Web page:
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Politicians at fault, not school system
Published on: Sunday, March 11, 2018

I LISTENED to the Prime Minister’s speech during his visit to Axiata Celcom recently and beg to differ with his views on why the country’s unity is not as it should be.

The PM alluded that disunity is due to the existence of two categories of schools at primary level – national and vernacular schools (Chinese and Tamil) and that with the different races preferring their respective schools, the children are deprived of opportunities to interact with each other.

He added that this preference resulted in students in national schools being mainly Malays.

Vernacular schools have existed for as long as our country has been independent, and maybe even longer.

The situation we see today, where pupils in national schools are mainly Malay and non-Malays are seen to prefer Chinese and Tamil primary schools or international and private schools, is a rather recent development.

Why was unity not an issue in the 60s and 70s when there were just as many Chinese and Tamil schools then?

Why are parents opting to pay heavily for their children’s education in private or international schools when they could have this for free in government schools?

In the last 10 to 15 years, there has been a boom in enrolments for international schools in this country.

What is behind this?

- Nature of the national curriculum; - Quality of teachers and teaching; - Culture and practice existing in national schools; - Absence of passion and sincerity in the teaching profession; - Government policies and preferences; and - Absence of the turun padang culture and practice. - suggest that the Education Ministry look into these areas and modify or revamp whatever is necessary.

Alluding that disunity and the diminishing enrolment in national schools are due to the existence of vernacular schools is simply a denial syndrome.

It is well and good to have an education blueprint and all sorts of reports. In fact, the “report culture” is weighing down the whole ethos and philosophy of providing good education.

Almost every aspect – from school to district to state level and thereon right to the Education Ministry – is based on reports.

While not denying that reports are important, they must not be accepted as the only means of assessing performance or problems.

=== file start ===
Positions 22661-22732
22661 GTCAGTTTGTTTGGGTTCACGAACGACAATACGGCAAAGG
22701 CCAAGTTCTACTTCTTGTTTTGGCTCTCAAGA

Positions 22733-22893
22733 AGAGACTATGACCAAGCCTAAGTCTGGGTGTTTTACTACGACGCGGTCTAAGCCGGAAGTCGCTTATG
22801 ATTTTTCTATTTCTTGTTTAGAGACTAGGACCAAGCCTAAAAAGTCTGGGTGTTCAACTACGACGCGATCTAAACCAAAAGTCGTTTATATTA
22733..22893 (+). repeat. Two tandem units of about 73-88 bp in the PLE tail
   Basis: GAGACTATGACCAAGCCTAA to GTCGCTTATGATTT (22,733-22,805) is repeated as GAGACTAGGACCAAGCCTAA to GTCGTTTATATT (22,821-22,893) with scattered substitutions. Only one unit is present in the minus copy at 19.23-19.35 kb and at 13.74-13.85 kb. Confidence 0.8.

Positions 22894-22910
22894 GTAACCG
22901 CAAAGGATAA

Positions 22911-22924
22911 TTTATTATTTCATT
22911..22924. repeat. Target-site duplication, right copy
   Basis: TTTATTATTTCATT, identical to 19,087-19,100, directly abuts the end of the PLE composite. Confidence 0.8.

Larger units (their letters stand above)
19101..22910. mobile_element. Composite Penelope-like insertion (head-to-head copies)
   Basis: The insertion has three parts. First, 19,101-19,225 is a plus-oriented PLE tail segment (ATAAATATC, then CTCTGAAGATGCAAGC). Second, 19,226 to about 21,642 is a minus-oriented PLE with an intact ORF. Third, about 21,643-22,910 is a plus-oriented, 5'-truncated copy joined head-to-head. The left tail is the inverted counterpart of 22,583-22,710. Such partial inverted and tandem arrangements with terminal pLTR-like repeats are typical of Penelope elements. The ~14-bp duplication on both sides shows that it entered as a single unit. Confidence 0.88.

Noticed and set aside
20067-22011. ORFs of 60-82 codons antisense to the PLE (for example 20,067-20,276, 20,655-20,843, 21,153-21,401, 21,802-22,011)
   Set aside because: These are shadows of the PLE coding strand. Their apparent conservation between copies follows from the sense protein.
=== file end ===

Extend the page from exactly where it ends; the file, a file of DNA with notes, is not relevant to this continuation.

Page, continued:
Combine this with the turun padang culture and we would have a truer picture of what is happening on the ground.

By relying mainly on reports, we are cultivating a string of armchair administrators and officers.

If I wish to achieve high performance assessment from my superior, I can craft an excellent report.

But is this what our tasks are?

At school level, the principal should supervise their teachers and students by walking around several times a day.

This would keep both the teachers and students on their toes in every imaginable aspect. I can still recall my first meeting as an afternoon supervisor with about 40 teachers.

The meeting lasted less than 10 minutes and my message to them was simply: “Your job is to teach well, and to do that you need to prepare your lessons well. Leave everything else to me.”

And in my first address to the students, I told them in no uncertain terms that they come to school to learn as much as possible and I wanted them to focus their attention and energy on learning and nothing else.

I told them I did not want any nonsense from them.

Of course, along the way, I came across students with discipline problems and teachers who arrived for classes late. I did not have to mete out harsh punishments or call up the teachers to reprimand them.

The fact that teachers who were late for their classes were aware that I knew was sufficient to deter them from doing it again.

At the same time, I won respect from them as I had shown them respect by not calling them up.

I had excellent support from everyone – my superiors, fellow teachers and students.

They all knew I simply wanted the best for them and that I was serious about pursuing that objective.

I am willing to offer my services if needed, as I am still very passionate about education.


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